In honor of Children’s Mental Health Awareness Day, we talked with three experts in the Department of Psychiatry & Behavioral Sciences to learn more about the long-ranging positive effects of supportive caregiver relationships on a child’s mental health, well-being and success in life. Meet our experts:
Infants, Toddlers and Preschoolers: Karen Carmody, PhD, is an associate professor of psychiatry and behavioral sciences and the director of early childhood prevention programs at the Center for Child and Family Health (CCFH). She oversees three evidence-based home visiting programs for parents and families in the Durham area and provides clinical supervision, education and training.
School-Aged Children: Donna Potter, LCSW, is an instructor in the Department of Psychiatry & Behavioral Sciences and is the lead clinical faculty member in the North Carolina Child Treatment Program, based in the CCFH. This program trains community clinicians across North Carolina to provide evidence-based treatment in their own communities to children who have experienced trauma.
Adolescents and Teens: Eboni Lanier-Jones, LCSW, provides therapy to children and families and trains clinicians on an group treatment model designed to help adolescents problem solve and improve communication and coping skills through CCFH. She also provides mental health consultation at Southern High School in Durham through a wellness center operated by the Department of Family Medicine and Community Health in the Duke School of Medicine.
Below are some key excerpts from our conversation, edited for length.
What types of connections and relationships are important for children’s mental health and well-being?
Karen Carmody: Research demonstrates that the relationships that you build with those first primary caregivers in your first year of life—like your mom, dad, maybe a grandparent—set the stage for your relationships in the rest of your life. Within those very close relationships, you learn a lot about yourself. You learn that you’re important and that the world responds to you. You learn that relationships are trusting and good places to be, and because of that, you want to go out and build more relationships.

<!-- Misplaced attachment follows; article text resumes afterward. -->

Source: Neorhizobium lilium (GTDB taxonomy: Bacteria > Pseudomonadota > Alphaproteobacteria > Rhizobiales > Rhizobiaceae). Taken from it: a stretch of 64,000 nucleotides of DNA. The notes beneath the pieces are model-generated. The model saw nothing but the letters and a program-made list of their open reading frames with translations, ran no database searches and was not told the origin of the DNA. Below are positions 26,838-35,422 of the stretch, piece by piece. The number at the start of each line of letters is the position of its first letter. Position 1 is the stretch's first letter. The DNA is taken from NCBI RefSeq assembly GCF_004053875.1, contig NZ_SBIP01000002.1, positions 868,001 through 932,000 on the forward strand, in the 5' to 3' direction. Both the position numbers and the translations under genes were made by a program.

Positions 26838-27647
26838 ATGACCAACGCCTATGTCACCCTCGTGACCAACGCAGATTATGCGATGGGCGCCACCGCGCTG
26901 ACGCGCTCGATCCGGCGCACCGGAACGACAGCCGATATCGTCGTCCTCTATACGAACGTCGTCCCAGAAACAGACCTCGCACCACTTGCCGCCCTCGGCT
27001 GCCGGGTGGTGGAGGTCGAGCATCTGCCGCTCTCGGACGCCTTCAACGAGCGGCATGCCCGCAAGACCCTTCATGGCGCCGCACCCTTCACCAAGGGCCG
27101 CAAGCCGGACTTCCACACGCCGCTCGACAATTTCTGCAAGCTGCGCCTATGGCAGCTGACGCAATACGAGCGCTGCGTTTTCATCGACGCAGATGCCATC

Those relationships are critical, but close relationships with other people beyond of those primary caregivers—a child care teacher, an aunt or a neighbor—can also positively affect children’s emotional and social development over time. And early childhood has a special significance. The relationships that happen in those early childhood years do carry forward and make a difference, even over and above the relationships that are formed later. That said, our experiences throughout life contribute to us being able to succeed as adults, so if someone didn’t have a good experience with a supportive caregiver in early childhood, it is possible to make up for those negative experiences through other healthy relationships over time.
Donna Potter: The most important relationship in any child’s life is their primary caregiver—typically, but not always, the parent(s). Ideally, kids are starting out with this relationship in infancy, and that same relationship carries them all the way through their lives. The more stable and predictable that relationship is from the beginning, the better outcomes we see in kids.
What we’re looking for in these relationships is someone who can consistently be sensitive to a child’s signals for what they need, be present for the child physically and psychologically, make positive attributions about their behavior and provide structure for them to have their own success. As the child ages and their environment expands, we don’t want to see parents who are completely uninvolved, but we also don’t want to have parents who are so involved that the child doesn’t have the opportunity to do what they need to do to grow and learn.
Eboni Lanier-Jones: Adolescents look to their peers, but they also look to solid, supportive caregivers—their parent, a teacher, a school counselor, a coach, a mentor or someone else who’s providing emotional support and giving space for the adolescent to ask questions, bounce ideas off of and maybe seek advice on some things as they’re navigating their world. Sometimes there may be something going on and they can’t talk to a parent, but they can connect with another supportive caregiver. These are the kinds of relationships that really help adolescents grow and thrive.
What are some of the ways caregivers can support children in their development and promote their well-being?
Carmody: The idea of “serve and return connections”—like when a child smiles at you and you smile back—is key. These day-to-day interactions that get repeated and repeated over time are actually making those strong neural connections in the brain that then chart the course for later development.